K2K: The second question is, I've heard several rumors about Blair Witch 2. Any truth to that?
HD: I've actually heard rumors about Blair Witch 2, 3, 4, and 5. I, umm, recycling is, uh, good for people. (audience laughs)
K2K: Hi Heather. I have two questions for you. The first is, I saw the special on Sci-Fi [Channel] first and I found that to be a hell a lot more freaky than the actual movie. I was curious when that was produced. The second question is, going back to your improv, how much detail did they tell you about your character? Did they tell you to be annoying? (major audience laughs) You were so annoying that I wanted to strangle you after the first 20 minutes.
HD: Well, my character for Blair Witch I actually based on a (subtle pause of reflection and sarcasm), on an independent female filmmaker who shall remain nameless. (laughs) I actually did my first movie out of college and a lot of these movies are a very strange breed. I think it is, even now looking at being a woman in LA [Los Angeles], and the whole Hollywood structure, to be taken seriously and not just as a mindless little bimbo. You have to work extra hard and you have to prove yourself doubly. It's not as easy and I think that's part of what builds my character in this movie is that she has this job to do and you're either with her or against her. If you don't want to play, then you shouldn't have come to the party, you know. (pause) Dammit. So, yeah, she definitely grates on my nerves. I can't even watch it without getting sick of my own voice.
K2K: I also saw the documentary and after seeing it, I also had visions of mind boggling scary. When I went to it, it really didn't seem visually scary at all, but going through the whole process of watching the movie, I thought, "Whoa. It seems like a good fictional documentary, but it's not really that scary." I was wondering what was going through your mind when you were looking at the script going, "OK, well, what happens to me is that there are these stick figures and tress and I'm going to be scared, and there's rocks on the floor. What's going to have to go through my mind to make this scary movie a reality because it doesn't seem that scary."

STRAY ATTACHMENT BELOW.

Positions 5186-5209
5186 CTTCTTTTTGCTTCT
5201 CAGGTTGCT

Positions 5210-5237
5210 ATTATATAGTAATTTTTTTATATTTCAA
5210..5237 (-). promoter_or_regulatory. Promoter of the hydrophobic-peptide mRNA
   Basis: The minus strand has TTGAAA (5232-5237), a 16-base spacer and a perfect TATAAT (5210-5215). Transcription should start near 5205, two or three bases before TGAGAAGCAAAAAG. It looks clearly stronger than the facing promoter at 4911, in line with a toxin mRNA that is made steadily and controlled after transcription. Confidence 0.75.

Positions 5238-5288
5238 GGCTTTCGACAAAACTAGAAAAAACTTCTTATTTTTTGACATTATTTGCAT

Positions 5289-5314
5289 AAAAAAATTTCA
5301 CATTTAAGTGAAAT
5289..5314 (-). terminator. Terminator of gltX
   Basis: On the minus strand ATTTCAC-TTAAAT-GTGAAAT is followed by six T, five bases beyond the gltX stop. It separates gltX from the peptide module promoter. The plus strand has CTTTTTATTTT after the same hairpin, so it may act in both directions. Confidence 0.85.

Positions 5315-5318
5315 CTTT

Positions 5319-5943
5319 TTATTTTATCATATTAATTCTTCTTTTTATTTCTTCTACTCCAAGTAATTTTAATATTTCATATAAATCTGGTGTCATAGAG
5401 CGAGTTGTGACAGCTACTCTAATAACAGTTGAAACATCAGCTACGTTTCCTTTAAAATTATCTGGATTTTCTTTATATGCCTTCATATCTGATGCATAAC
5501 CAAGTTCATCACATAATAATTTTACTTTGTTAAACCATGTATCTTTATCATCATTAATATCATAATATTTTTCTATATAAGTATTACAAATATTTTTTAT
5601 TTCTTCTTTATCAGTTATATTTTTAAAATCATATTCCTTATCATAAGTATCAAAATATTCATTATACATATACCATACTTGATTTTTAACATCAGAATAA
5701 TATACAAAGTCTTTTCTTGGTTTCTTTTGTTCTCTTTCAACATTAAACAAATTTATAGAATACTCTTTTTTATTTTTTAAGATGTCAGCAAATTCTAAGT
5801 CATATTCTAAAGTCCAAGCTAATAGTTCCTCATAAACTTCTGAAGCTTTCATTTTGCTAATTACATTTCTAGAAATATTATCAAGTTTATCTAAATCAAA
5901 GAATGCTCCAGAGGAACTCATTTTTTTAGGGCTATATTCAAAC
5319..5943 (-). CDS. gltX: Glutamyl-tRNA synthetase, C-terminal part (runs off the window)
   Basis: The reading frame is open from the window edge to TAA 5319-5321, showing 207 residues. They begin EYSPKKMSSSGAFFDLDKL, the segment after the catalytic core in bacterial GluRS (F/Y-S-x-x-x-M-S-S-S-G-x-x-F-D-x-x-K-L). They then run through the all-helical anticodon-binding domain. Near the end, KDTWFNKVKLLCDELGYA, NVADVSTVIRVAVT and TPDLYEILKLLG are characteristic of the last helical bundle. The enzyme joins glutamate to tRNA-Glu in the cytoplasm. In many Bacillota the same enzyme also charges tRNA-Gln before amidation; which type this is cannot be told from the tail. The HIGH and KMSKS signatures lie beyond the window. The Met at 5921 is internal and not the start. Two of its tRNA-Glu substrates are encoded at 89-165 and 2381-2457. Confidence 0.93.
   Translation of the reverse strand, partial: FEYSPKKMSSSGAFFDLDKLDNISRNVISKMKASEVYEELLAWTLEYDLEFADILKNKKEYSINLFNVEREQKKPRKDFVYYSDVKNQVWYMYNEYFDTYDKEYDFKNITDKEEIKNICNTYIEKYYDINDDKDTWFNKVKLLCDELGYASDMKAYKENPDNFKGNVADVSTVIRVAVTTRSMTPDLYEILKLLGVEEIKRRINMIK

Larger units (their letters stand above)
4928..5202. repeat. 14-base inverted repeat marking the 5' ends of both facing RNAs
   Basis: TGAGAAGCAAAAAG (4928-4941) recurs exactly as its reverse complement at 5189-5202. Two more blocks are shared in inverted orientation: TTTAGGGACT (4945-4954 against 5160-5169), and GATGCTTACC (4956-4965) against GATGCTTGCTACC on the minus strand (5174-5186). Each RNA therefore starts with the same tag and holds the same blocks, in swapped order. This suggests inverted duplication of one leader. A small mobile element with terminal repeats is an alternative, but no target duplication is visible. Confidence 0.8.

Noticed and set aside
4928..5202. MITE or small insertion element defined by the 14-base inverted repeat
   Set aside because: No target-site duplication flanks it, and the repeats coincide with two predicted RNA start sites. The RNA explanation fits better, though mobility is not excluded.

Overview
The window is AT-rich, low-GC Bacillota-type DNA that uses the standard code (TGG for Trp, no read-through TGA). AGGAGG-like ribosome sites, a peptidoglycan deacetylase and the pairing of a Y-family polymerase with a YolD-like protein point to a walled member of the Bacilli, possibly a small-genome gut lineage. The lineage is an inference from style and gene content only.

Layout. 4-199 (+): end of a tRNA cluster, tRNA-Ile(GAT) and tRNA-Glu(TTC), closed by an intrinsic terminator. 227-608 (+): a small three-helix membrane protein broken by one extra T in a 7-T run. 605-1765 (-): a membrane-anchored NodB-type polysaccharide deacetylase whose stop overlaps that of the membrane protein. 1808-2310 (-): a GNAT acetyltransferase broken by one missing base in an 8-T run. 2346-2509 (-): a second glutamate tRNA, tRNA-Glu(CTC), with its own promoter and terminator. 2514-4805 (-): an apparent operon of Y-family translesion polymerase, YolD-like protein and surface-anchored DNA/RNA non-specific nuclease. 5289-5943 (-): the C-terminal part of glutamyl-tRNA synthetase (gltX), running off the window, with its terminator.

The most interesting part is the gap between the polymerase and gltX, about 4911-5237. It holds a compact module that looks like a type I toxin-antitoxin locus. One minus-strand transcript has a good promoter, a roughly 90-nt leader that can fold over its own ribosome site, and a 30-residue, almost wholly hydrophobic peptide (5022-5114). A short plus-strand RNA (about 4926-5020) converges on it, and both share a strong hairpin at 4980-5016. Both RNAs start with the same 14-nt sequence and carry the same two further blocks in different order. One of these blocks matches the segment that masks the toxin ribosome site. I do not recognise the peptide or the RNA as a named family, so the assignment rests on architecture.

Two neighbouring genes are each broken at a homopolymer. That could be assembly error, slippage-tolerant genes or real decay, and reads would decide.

HD: Exactly. I think that a lot of the horror genre stamp that's been put on the movie now sort of came with the marketing. I didn't think that I was making a horror movie at the time. Actually I thought more of a psychological thriller or something like that. It's scary, but it's not. I don't know, it was different. I don't know. None.
K2K: Hey Heather. There are always a few "nay sayers" and I'm one of them. How many batteries were you guys really carrying?
HD: Well, I have to tell you that the weighted pack was mostly batteries. There were a lot of batteries. At the wait points there would also be batteries to pick up. We just didn't have the budget to have that many fully charged batteries going around. We had to drop them off and have them recharged.
K2K: How much of the prerelease media attention accounted for the popularity of the film? Like the fliers released on campuses and all.
HD: I think it helped enormously. I think it created buzz in all the right places. I mean, because it is basically a "gen-x" movie. That was the place to find "those" people. It's so hard to go back now and think of what it would be with or without any of the elements that have made it what it is. You can't really look back in retrospect and think, "Oh, what would it be without the website." or "What would it be without Sundance." You can't take away the pieces now and expect to figure out what it could've been or would've been. Just accept what it is.
K2K: Did you write that journal or was it written for you?
HD: Yeah, I wrote that. That's me.
K2K: I'd like to know how much involvement you had with the website and the updates on that. Are you still working on that or helping out?
HD: None. None. I was hired as an actress. I spent basically eight days working on the film and that was it. Now, with all the press and that kind of stuff.